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2024 What Happens When You Get A DWI in Texas?

Driving while intoxicated (DWI), also called driving under the influence (DUI), is one of the most commonly prosecuted crimes throughout the United States. Despite every state enforcing strong laws aimed at discouraging DWI, drivers continue to endanger themselves and others by driving while impaired by drugs or alcohol. If you’re wondering what happens when you get a DWI, the answer depends on your specific case.

If you are charged with DWI, it is vital to know your rights and to contact an experienced defense attorney as soon as possible. The first steps you take immediately following your arrest can significantly affect your case, and the right attorney can help you make more informed decisions when it comes to preparing your DUI defense. You have a limited time in which to find defense counsel before pretrial arraignment.

Potential Penalties for DWI

Texas law enforcement stays vigilant for impaired drivers across the state, and prosecutors tend to pursue convictions in DWI cases quite aggressively. An experienced DWI defense attorney in Houston, TX, will be an essential asset if you are charged with any DWI offense, and they can potentially help you avoid the worst of the penalties you could face if convicted.

Under Texas Law, DWI can either be prosecuted as a felony or as a misdemeanor. The majority of DWI offenses reported throughout the state each year qualify as misdemeanors, but the penalties are severe and will increase when a driver has a record of multiple DWI violations within a short timeframe. If a driver commits too many DWI offenses within a short time, they face some of the harshest penalties allowed under the state’s criminal laws.

A first offense will typically result in a fine of up to $2,000 plus penalty assessments assigned by the court, incarceration in county jail for up to 180 days, and suspension of your driver’s license from 90 days up to one year. Your fines, jail time, and suspension period will all increase with a second conviction, and a third DWI can lead to two to 10 years in prison, fines up to $10,000, and driver’s license suspension for up to three years.

It is possible for a defendant to face felony DWI if they have committed more than three misdemeanors in the past, if they were arrested for DWI with a minor child in their car, or if they caused an accident while under the influence that resulted in severe bodily injury or the death of another person. Penalties for felony DWI include harsher fines, longer driver’s license suspension, and incarceration in state prison rather than county jail.

A judge handling sentencing in a DWI case also has the discretionary power to assign additional penalties as they deem appropriate, such as requiring a defendant to complete a substance abuse treatment program, perform community service, and pay restitution to anyone harmed by their actions. Additionally, the defendant will face increased auto insurance premiums that may amount to thousands of dollars over the next several years.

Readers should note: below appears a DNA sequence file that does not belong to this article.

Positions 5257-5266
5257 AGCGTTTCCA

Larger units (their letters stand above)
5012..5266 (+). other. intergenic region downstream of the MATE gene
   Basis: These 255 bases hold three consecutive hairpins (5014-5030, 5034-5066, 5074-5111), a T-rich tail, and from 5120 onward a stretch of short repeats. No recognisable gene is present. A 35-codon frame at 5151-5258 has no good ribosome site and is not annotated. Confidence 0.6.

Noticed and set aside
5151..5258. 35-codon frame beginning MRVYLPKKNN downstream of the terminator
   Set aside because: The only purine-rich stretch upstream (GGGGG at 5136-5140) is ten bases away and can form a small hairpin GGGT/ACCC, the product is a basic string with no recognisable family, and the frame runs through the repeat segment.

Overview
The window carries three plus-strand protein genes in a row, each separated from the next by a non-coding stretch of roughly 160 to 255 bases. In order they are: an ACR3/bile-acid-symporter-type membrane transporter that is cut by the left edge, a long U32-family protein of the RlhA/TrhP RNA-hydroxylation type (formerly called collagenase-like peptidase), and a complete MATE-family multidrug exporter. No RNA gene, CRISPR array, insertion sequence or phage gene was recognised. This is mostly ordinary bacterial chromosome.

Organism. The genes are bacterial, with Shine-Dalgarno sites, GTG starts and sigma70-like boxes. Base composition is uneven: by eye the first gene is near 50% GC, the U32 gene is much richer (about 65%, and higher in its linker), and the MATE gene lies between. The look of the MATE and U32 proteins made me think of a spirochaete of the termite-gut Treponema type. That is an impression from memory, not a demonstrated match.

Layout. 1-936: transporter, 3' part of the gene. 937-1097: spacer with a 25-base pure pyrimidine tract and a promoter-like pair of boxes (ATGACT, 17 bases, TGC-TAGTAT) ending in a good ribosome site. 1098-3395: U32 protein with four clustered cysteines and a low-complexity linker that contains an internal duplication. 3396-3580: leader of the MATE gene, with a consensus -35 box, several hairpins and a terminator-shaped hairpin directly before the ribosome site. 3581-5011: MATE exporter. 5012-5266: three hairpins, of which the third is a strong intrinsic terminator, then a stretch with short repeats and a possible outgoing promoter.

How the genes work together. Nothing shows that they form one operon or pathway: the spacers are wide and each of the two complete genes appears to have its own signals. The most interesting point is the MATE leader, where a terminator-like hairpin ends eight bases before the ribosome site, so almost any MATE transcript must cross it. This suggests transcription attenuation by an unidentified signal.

Q: Is DWI a Felony?

A: A DWI can be tried as a misdemeanor or a felony in Texas. Most first offenders will face misdemeanor charges, but if the defendant has a record of previous DWI convictions within the past few years, they may face an automatic felony. It is also possible to face a felony DWI conviction if you were arrested for DWI with a minor in the car or if you caused an accident resulting in great bodily injury or death.

Q: What Are the Penalties for a First DWI?

A: A first DWI offense without injury in the state is a Class B misdemeanor. The standard penalty for this offense is a fine of up to $2,000 and up to 180 days in county jail. You will also have your driver’s license suspended. Some judges are willing to forego jail time in sentencing and require a defendant to complete probation or other alternative penalties. Penalties for DWI increase with each subsequent conviction.

Q: Can a DWI Be Expunged?

A: The expungement process can enable a person to have a criminal conviction removed from their record, preventing it from interfering with job searches and other aspects of their life. However, DWI does not qualify for expungement in Texas. If you are convicted of DWI, the record will be permanently visible on all background checks conducted in the future. This could inhibit some job opportunities, and you will likely pay more in auto insurance premiums.

Q: Should I Hire a Defense Attorney for a First-Time DWI?

A: You should always seek defense counsel you can trust when you are charged with any criminal offense. Even if you think you can mount an effective defense on your own, the prosecution may have a very strong case against you, and you will not know how to avoid the worst possible penalties you could face in sentencing. The right attorney can help you avoid conviction if possible or at least mitigate your penalties when conviction is unavoidable.

Q: How Much Does a Defense Attorney Charge?

A: Most private criminal defense attorneys accept clients on an hourly basis. This means the attorney sets an hourly rate and charges the client for all the time they must spend working on the case. The longer the case continues, the more it costs the client. Always take time to verify a potential attorney’s billing policy before you agree to their representation so there are no surprises when it comes to the cost of your defense counsel.

The team at the Law Office of Joseph Ruiz, PLLC, can provide the defense representation you need when you have been charged with DWI. Whether it is your first offense or you have a record of prior DWIs, we can provide the comprehensive legal support you need in this challenging situation. Contact us today to schedule a free consultation with our team to learn more about the legal services we provide to our clients.

Law Office of Joseph Ruiz, PLLC